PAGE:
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Grieving families given soil from Ethiopian crash site

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Grieving family members of victims of the Ethiopian air disaster are being given sacks of earth to bury in place of the remains of their loved ones.

Officials have begun delivering bags of earth to family members of the 157 victims of the crash instead of the remains of their loved ones because the identification process is going to take such a long time.

Families are being given a 1kg sack of scorched earth taken from the crash sites, members of two different families told The Associated Press.

An Ethiopian government official also confirmed the deliveries of soil.

“The soil came as it became impossible to identify bodies and hand over remains to family members,” one family member said.

“We will not rest until we are given the real body or body parts of our loved ones.”

An Ethiopian relative of a crash victim grieves next to a floral tribute at the crash site

Forensic DNA work has begun on identifying the remains but it may take six months to identify the victims.

However, authorities say they will issue death certificates within two weeks. The victims of the crash came from 35 countries.

A mass memorial service for the dead is planned in Addis Ababa to take place on Sunday, one week after the crash.

Muslim families have already held prayers for the dead and are anxious to have something to bury as soon as possible.

Interpol and Blake Emergency Services, hired by Ethiopian Airlines, will work with Ethiopian police and health officials to identify the bodies, Dagmawit Moges, Ethiopia’s Minister of Transport said on Saturday.

The cockpit voice recorder from the crashed Ethiopian Airlines jet

“Preparation for the identification process has already started and we will make sure that the post-mortem investigation will start as soon as possible,” she said.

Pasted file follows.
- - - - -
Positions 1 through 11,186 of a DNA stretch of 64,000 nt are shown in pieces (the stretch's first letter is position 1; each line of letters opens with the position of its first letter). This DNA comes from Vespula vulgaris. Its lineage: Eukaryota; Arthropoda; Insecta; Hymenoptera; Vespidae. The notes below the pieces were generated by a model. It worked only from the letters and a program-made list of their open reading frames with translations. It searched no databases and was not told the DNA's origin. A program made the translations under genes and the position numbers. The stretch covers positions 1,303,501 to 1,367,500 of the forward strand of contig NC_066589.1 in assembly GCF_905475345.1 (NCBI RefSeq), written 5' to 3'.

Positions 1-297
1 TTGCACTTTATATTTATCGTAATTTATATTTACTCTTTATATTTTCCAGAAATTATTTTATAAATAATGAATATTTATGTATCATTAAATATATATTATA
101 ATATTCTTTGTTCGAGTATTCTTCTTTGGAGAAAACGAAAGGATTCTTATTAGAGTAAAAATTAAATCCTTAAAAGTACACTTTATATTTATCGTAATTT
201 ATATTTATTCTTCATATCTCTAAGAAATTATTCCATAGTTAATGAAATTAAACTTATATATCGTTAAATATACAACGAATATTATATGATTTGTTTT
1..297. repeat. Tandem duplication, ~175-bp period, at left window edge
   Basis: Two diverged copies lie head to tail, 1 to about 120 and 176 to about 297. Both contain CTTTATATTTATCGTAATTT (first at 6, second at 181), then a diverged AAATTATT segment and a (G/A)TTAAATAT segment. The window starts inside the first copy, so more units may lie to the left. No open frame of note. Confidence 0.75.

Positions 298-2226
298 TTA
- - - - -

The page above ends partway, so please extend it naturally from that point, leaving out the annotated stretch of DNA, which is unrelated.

The US National Transportation Safety Board has sent about 16 members to assist the investigation, she said.

In Paris, investigators started studying the cockpit voice recorder of the crashed Ethiopian Airlines jet on Saturday.

The French air accident investigation agency BEA tweeted on Saturday that technical work on the recorder began.

The BEA also said work resumed on the flight’s data recorders.

The recorders, also known as black boxes, were sent to France because the BEA has extensive expertise in analysing such devices.

Experts from the US National Transportation Safety Board and the plane’s manufacturer Boeing are among those involved in the investigation.

The Ethiopian disaster and a crash last year in Indonesia were both of the Boeing 737 Max 8 planes.

The United States and many other countries have grounded the Max 8s.

The US Federal Aviation Administration said regulators had new data from satellite-based tracking that showed the movements of Ethiopian Airlines Flight 302 were similar to those of Lion Air Flight 610, which crashed off Indonesia in October, killing 189 people.

Boeing said it supports the grounding of its planes as a precautionary step, while reiterating “full confidence” in their safety.


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